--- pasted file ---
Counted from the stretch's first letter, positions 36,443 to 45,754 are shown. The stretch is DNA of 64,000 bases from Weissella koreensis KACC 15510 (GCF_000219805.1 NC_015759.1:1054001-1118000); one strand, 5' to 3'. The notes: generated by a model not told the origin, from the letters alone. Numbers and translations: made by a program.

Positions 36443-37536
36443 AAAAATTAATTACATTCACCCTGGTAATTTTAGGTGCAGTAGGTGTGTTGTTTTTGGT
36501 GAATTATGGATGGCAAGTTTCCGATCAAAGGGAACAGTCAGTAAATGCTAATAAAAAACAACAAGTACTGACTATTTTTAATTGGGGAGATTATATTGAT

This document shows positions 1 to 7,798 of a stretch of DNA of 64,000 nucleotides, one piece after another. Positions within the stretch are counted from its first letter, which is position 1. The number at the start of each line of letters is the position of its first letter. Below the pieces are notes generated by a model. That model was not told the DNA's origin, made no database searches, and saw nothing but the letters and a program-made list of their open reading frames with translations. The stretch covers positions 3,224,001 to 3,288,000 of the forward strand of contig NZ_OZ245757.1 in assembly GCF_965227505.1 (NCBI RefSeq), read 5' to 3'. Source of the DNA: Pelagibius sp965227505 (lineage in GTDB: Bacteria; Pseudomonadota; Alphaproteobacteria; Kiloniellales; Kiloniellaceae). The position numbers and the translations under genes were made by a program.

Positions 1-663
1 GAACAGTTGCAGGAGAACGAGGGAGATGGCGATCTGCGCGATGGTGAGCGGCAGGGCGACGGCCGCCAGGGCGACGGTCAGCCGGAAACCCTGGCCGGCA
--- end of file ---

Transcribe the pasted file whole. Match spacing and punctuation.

Counted from the stretch's first letter, positions 36,443 to 45,754 are shown. The stretch is DNA of 64,000 bases from Weissella koreensis KACC 15510 (GCF_000219805.1 NC_015759.1:1054001-1118000); one strand, 5' to 3'. The notes: generated by a model not told the origin, from the letters alone. Numbers and translations: made by a program.

Positions 36443-37536
36443 AAAAATTAATTACATTCACCCTGGTAATTTTAGGTGCAGTAGGTGTGTTGTTTTTGGT
36501 GAATTATGGATGGCAAGTTTCCGATCAAAGGGAACAGTCAGTAAATGCTAATAAAAAACAACAAGTACTGACTATTTTTAATTGGGGAGATTATATTGAT

This document shows positions 1 to 7,798 of a stretch of DNA of 64,000 nucleotides, one piece after another. Positions within the stretch are counted from its first letter, which is position 1. The number at the start of each line of letters is the position of its first letter. Below the pieces are notes generated by a model. That model was not told the DNA's origin, made no database searches, and saw nothing but the letters and a program-made list of their open reading frames with translations. The stretch covers positions 3,224,001 to 3,288,000 of the forward strand of contig NZ_OZ245757.1 in assembly GCF_965227505.1 (NCBI RefSeq), read 5' to 3'. Source of the DNA: Pelagibius sp965227505 (lineage in GTDB: Bacteria; Pseudomonadota; Alphaproteobacteria; Kiloniellales; Kiloniellaceae). The position numbers and the translations under genes were made by a program.

Positions 1-663
1 GAACAGTTGCAGGAGAACGAGGGAGATGGCGATCTGCGCGATGGTGAGCGGCAGGGCGACGGCCGCCAGGGCGACGGTCAGCCGGAAACCCTGGCCGGCA